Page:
In which I tell you how I really feel about homeschooling

When I started homeschooling, I encouraged myself by thinking that I wasn’t the first one to do this. Not the first one to homeschool with an infant. Not the first one to homeschool with toddler twins. Not the first one to homeschool with a large family. Not the first one to homeschool 4 different grades. Not the first one to homeschool kids who don’t want to homeschool. Not the first one to homeschool outgoing, extroverted kids with two volumes settings: loud and louder. Not the first one to homeschool children with a lot of energy and big feelings. Not the first one to homeschool with a husband who works long hours and cannot help with homeschooling. Not the first one to homeschool without my family’s support. Not the first one to homeschool in a language other than English. Other people have done it, right? So it has to be possible. Well, I’m not so sure anymore!

It’s getting lonely at the top. I see people quit homeschooling every week for one of the reasons I listed above. And when I hit the Internet looking for help, I find people with any combo of one or two of my challenges but never all of them. There’s Sarah from Amongst Lovely Things who has toddler twins and recommends lowering expectations. But expectations can only be lowered so much when you are homeschooling highschool. We lowered our expectations so much this year, we nearly dug a hole to China. I wish I could curl-up on the couch and read to everyone from the grade 10 chemistry text book but THEY WON’T STAY SEATED!

And then there’s the lovely — lovely! — Kendra from Catholic All Year who has a large family and gets by being pregnant, breastfeeding and homeschooling by having naps and exercising. And how do naps happen? By putting the baby and the toddler down for a nap at the same time and then giving the other children a quiet activity to do. This makes me want to cry. My almost 4 year-old twins have not napped since they were 2-and-a -half and a quiet activity for the  four youngest means that I have to physically restrain them, usually by sitting on one and keeping the door closed on the other. It’s great. We have a quiet time daily to the sound of children howling “HOW MANY MORE MINUTES?” every 30 seconds. My husband thought I would feel better if I exercised so we started getting up at 5 am — because that’s how early we have to wake-up if we want to wake-up before the kids. Since we have teenagers who are up until 11 pm, it gives me 5 interrupted hours of sleep on which to keep my wits, my household and my homeschool running smoothly. It gives a brand new meaning to the quip: “I’m in no shape to exercise” believe it or not.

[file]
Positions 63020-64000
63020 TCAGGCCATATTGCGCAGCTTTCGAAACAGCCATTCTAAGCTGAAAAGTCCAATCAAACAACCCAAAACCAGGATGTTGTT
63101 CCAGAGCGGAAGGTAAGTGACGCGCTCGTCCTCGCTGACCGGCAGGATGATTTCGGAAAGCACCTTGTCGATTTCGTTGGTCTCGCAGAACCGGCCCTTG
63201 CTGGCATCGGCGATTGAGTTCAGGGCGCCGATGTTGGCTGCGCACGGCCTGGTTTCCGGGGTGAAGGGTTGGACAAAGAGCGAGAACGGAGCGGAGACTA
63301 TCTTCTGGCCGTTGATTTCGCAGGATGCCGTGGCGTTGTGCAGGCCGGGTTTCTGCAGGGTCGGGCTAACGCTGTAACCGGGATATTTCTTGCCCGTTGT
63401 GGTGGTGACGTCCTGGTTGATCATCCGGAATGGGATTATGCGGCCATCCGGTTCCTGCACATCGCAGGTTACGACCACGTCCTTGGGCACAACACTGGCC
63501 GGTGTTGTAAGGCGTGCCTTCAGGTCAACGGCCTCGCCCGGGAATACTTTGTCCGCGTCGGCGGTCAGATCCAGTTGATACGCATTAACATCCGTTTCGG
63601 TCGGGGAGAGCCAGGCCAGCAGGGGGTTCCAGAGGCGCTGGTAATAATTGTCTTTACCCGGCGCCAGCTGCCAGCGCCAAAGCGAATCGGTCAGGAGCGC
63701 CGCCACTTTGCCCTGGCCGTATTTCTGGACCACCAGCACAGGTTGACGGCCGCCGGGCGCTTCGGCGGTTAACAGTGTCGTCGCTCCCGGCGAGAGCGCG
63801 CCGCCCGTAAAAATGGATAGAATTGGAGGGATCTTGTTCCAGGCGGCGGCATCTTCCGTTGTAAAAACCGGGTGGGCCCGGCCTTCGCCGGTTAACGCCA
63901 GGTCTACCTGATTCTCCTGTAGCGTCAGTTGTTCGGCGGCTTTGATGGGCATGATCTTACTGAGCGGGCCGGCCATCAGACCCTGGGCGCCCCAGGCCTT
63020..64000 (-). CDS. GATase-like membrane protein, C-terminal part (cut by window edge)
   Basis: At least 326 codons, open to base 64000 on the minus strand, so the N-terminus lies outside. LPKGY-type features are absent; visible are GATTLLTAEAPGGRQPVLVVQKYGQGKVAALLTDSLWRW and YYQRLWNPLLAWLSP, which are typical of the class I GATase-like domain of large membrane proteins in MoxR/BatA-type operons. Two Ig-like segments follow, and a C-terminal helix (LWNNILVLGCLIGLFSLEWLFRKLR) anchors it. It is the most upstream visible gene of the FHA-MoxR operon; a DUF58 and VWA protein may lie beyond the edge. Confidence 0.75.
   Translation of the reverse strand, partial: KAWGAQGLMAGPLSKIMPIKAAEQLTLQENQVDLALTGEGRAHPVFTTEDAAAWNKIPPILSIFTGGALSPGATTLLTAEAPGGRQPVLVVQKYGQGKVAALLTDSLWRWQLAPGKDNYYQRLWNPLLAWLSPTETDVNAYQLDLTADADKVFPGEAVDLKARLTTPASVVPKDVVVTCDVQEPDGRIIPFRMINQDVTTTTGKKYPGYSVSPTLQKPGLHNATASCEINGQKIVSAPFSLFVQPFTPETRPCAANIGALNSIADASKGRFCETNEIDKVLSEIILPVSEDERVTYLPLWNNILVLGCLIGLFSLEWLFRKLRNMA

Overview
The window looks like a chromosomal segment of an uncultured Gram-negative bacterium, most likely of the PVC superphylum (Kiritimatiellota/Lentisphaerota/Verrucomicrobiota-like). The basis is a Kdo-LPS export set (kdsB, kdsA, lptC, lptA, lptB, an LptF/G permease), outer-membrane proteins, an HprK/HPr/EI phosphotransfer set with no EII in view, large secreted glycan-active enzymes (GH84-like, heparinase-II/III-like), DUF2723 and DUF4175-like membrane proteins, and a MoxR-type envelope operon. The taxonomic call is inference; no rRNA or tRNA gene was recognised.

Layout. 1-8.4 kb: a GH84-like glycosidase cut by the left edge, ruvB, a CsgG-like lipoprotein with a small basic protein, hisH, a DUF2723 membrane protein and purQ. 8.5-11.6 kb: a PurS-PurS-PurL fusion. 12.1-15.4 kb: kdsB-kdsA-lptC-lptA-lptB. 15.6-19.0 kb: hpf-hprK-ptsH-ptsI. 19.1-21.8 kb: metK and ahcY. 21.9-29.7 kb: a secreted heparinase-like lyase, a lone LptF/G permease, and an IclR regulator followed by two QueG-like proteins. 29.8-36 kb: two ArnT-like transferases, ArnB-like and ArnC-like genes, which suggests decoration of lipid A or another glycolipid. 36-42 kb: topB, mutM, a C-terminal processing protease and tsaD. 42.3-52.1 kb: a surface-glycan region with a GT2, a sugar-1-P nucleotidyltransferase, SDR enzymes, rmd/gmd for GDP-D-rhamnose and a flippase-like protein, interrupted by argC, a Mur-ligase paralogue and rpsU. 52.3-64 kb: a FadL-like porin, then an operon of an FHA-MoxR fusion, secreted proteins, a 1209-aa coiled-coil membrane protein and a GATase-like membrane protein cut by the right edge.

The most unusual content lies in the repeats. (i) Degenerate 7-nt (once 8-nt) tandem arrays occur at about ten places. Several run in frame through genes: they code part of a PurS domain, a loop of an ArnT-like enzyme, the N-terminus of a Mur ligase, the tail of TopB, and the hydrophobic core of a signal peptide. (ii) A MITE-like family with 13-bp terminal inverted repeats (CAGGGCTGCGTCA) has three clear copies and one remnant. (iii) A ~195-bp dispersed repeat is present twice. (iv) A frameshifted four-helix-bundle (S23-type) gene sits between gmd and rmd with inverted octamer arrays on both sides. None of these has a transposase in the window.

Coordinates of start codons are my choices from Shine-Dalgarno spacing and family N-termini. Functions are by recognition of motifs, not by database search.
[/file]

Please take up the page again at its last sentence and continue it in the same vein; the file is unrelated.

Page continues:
It’s not that I’m jealous of people who have children who are temperamentally disposed to sit down and stay quiet. After all, my four oldest children were pretty easy. But it does make me realize that homeschooling is not going to be easy for us and sometimes I’m a big baby and I shake my fist at God and say: “If you were going to call me to large familyhood, why couldn’t you have sent me the kids who slept in my fourties instead of my twenties??” (then God laughed and sent me twins who didn’t sleep for 15  months and stopped napping at 2.)

And then there’s Julie from Creekside Learning who has a ton of great suggestions for homeschooling with a busy toddler underfoot. Julie adequately describes my life when she writes:

But when he was not-quite-two, I typed “how to homeschool with a toddler” into a search engine and found things like this:  “Give your child a copy of the worksheet your older child is doing so he will feel included.”  That was good advice but it was just not going to work with my super-active, sweet boy. He was the kind of toddler who tore up worksheets with his teeth, spit them out and looked at me like “What else ya got?”

Julie makes realistic suggestions for the mere mortals but she has 3 children total and I have 3 children *under 4*. And 4 different grades to teach. And 11 people to feed. And a house to keep from getting shut down by public health authorities. We can’t explore our way through algebra outdoors by counting puddles and spiders. Homeschooling at odd hours is impractical for the elementary school aged children who are tired after the twins are in bed and having a slack year will only work as long as it’s an exception, not your way of life (see “homeschooling highschool” above.)

(As I was writing this, I saw Ève apply something to her face from the corner of my eye and I asked “What are you doing?” She answered: “Putting my make-up.” I asked “With what?” She replied: “Butter.”)

There are so many “turn key” homeschooling curricula allowing lucky parents to crack the books open and let the magic happen. Some even have teacher assistance and tutoring. But all these wonderful options would require us to give-up on French instruction. So I’m still here, fighting my way through a makeshift French curriculum while guarding the fridge and making sure the twins don’t set the house of fire. My homeschool days start early and end late and my kids are even less thrilled about homeschooling then they were when we started (which brings the enthusiasm level down to “cadaveric”). Onward and upward!